Ads usually command the most expensive ad rates in digital. Agencies and brands are talking with Amazon about creating video ads to be placed in their video content, although they have not fully figured out where they run all of them.
Chief contenders include Fire TV, the streaming TV device which is similar to Roku, and Prime, which is the Netflix competitor with original programming and video on demand from outside studios.
As of now, Fire TV displays ads on its home screen that can be purchased through Amazon Ad Platform. Apps on Fire manage their own sales through their video-tech platforms. Currently Amazon is in talks with top digital and traditional studios -- which includes AMC and Fox. By developing an ad platform that could compete with Roku, the digital video app channels could possibly plug into the broader ad marketplace Amazon runs through Publisher Services.
According to data from eMarketer, Roku is expected to do $300 million in ads in the US in 2018. Currently, it makes most its ad money through apps that show run commercials during the content as well as having its own channel with ad-supported movies and shows.
Other rumored ideas include running ads inside some channels that are available through Amazon’s video-on-demand platform. These vids are accessed through Amazon Prime -- but considered separate video offerings. They are also considering a teaser version of Prime, offering an ad-supported free trial.
On the last earnings call, Brian Olsavsky, the Amazon chief financial officer, mentioned: “There may be opportunities over time to have more advertising in our videos but we choose not do that now.”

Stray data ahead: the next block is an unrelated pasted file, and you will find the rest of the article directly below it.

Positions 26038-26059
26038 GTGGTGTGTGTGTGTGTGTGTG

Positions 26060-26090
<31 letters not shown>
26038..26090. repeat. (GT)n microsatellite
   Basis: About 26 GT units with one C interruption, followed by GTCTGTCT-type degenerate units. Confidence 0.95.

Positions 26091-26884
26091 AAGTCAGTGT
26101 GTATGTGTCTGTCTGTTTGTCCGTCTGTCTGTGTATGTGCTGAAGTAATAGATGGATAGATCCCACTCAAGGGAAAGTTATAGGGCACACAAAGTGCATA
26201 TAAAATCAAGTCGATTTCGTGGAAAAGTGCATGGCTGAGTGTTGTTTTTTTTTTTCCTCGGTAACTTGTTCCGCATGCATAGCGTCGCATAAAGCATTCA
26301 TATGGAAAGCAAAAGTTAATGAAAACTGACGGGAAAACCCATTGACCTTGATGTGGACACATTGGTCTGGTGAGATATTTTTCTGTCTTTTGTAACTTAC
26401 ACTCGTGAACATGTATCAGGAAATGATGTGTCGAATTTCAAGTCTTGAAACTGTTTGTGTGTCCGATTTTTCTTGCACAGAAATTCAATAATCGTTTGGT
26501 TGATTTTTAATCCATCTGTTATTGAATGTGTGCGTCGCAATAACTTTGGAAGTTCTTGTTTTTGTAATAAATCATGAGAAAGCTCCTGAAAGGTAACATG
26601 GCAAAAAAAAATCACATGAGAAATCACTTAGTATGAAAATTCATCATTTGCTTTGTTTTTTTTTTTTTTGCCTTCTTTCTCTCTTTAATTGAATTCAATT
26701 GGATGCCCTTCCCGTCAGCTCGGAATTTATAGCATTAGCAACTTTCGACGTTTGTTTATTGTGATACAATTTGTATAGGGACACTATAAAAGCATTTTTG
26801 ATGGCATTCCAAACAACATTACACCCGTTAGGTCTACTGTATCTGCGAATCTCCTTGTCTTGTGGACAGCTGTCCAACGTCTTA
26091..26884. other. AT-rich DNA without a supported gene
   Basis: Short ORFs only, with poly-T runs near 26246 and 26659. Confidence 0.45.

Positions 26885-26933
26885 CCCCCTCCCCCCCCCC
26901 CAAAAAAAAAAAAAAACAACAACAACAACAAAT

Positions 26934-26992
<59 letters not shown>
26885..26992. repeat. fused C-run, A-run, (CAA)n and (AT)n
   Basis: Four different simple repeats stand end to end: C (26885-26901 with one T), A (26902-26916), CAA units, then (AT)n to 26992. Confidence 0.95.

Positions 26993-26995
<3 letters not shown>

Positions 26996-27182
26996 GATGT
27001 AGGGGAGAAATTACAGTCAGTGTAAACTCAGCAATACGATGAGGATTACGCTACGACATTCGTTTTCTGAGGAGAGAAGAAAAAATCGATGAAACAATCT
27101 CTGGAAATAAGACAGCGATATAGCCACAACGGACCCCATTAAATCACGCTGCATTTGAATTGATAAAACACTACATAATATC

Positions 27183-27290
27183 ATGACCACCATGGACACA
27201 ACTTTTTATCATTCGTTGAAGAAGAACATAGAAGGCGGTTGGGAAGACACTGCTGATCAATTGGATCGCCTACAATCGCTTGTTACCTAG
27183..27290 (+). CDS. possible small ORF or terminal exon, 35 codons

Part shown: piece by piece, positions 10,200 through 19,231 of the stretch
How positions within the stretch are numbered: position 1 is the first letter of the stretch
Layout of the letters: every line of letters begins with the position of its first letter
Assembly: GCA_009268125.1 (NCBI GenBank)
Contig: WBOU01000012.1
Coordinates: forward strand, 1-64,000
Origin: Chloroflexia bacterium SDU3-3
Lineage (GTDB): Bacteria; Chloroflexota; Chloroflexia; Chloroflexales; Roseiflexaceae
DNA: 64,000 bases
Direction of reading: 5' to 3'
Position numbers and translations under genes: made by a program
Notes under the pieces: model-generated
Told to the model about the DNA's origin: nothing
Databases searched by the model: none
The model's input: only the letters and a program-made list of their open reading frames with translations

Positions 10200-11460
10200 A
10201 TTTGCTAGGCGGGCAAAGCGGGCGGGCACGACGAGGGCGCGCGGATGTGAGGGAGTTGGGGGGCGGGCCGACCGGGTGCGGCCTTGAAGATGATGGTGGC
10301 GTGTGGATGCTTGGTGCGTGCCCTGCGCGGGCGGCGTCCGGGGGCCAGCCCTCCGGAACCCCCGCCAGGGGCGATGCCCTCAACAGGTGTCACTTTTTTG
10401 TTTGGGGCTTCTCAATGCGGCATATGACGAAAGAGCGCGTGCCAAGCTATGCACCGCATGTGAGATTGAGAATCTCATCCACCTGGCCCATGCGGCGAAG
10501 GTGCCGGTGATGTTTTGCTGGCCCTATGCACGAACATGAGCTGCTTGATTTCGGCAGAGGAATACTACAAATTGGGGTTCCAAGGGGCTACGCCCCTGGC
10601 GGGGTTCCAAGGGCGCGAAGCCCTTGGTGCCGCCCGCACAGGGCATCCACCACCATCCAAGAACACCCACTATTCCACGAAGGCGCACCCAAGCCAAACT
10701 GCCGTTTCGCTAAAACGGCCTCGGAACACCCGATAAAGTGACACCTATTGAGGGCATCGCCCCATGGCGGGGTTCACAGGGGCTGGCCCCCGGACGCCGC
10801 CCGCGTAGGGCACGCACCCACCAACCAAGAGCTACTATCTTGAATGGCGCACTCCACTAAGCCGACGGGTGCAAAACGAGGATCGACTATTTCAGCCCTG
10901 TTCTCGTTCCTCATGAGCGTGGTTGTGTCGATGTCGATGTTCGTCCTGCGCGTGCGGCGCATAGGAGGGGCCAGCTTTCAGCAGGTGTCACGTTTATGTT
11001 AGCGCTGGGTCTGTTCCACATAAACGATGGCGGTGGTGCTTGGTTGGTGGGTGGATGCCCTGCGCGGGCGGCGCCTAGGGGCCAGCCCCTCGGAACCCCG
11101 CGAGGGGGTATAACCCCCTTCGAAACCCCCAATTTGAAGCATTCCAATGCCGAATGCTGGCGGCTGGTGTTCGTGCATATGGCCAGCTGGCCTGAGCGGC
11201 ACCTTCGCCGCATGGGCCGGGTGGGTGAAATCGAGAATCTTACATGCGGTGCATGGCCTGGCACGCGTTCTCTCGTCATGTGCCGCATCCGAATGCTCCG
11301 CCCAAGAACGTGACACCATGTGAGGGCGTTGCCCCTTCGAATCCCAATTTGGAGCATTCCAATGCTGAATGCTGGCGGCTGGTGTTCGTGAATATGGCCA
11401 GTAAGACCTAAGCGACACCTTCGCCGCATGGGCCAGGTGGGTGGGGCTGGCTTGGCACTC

If Amazon pushes ads on video inventory, it would open up an even richer batch of inventory, particularly as Amazon plans to invest more in premium TV productions in the coming year. That content spend likely includes buying up more sports streaming rights, including from the big kahuna in American sports--the NFL.
Amazon renewed its deal to stream NFL "Thursday Night Football" games for the next two years starting in the 2018-19 season – with commercials, of course.
In addition to streaming the games in Prime Video, Amazon also plans to make them available for free to users on its recently acquired live streaming platform, Twitch. Expanded viewership on NFL games could boost its leverage to seek higher rates on ad packages.
Last year, Amazon sold ad packages valued at $2.8 million. Cash influx from video ads could drive up Amazon's fledgling ad business at a clip more rapid than expected, which wouldn't be such an unexpected thing for a company like Amazon.
Amazon’s pitch to brands and agencies is that it is able to create a “total wallet” perspective — actually figure out what people are searching for with what they’re buying.
Amazon is in a privileged position because it sits at the intersection of media and retail, which excites the hell out of advertisers. It presents a clear opportunity where they have a “Third Estate” that has the ability to entirely collapse the funnel and deliver on total attribution.